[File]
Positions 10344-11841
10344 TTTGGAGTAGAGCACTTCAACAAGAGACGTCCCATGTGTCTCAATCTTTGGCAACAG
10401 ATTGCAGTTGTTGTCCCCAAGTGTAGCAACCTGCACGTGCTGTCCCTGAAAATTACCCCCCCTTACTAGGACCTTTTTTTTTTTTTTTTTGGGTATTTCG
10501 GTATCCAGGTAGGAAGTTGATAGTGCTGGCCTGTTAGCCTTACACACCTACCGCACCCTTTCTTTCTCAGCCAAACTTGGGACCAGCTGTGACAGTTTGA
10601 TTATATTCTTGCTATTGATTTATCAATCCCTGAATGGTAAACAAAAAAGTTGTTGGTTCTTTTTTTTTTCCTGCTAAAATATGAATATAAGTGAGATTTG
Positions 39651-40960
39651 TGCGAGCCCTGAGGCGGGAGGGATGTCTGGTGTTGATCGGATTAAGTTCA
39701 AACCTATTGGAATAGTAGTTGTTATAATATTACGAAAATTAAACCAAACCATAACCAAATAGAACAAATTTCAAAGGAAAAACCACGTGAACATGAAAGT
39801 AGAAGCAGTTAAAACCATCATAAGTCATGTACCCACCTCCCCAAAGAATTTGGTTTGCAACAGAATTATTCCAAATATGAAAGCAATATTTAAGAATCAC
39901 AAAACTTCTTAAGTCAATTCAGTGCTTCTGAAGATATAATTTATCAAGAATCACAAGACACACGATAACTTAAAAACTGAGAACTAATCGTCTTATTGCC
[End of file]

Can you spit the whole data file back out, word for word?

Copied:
Positions 10344-11841
10344 TTTGGAGTAGAGCACTTCAACAAGAGACGTCCCATGTGTCTCAATCTTTGGCAACAG
10401 ATTGCAGTTGTTGTCCCCAAGTGTAGCAACCTGCACGTGCTGTCCCTGAAAATTACCCCCCCTTACTAGGACCTTTTTTTTTTTTTTTTTGGGTATTTCG
10501 GTATCCAGGTAGGAAGTTGATAGTGCTGGCCTGTTAGCCTTACACACCTACCGCACCCTTTCTTTCTCAGCCAAACTTGGGACCAGCTGTGACAGTTTGA
10601 TTATATTCTTGCTATTGATTTATCAATCCCTGAATGGTAAACAAAAAAGTTGTTGGTTCTTTTTTTTTTCCTGCTAAAATATGAATATAAGTGAGATTTG
Positions 39651-40960
39651 TGCGAGCCCTGAGGCGGGAGGGATGTCTGGTGTTGATCGGATTAAGTTCA
39701 AACCTATTGGAATAGTAGTTGTTATAATATTACGAAAATTAAACCAAACCATAACCAAATAGAACAAATTTCAAAGGAAAAACCACGTGAACATGAAAGT
39801 AGAAGCAGTTAAAACCATCATAAGTCATGTACCCACCTCCCCAAAGAATTTGGTTTGCAACAGAATTATTCCAAATATGAAAGCAATATTTAAGAATCAC
39901 AAAACTTCTTAAGTCAATTCAGTGCTTCTGAAGATATAATTTATCAAGAATCACAAGACACACGATAACTTAAAAACTGAGAACTAATCGTCTTATTGCC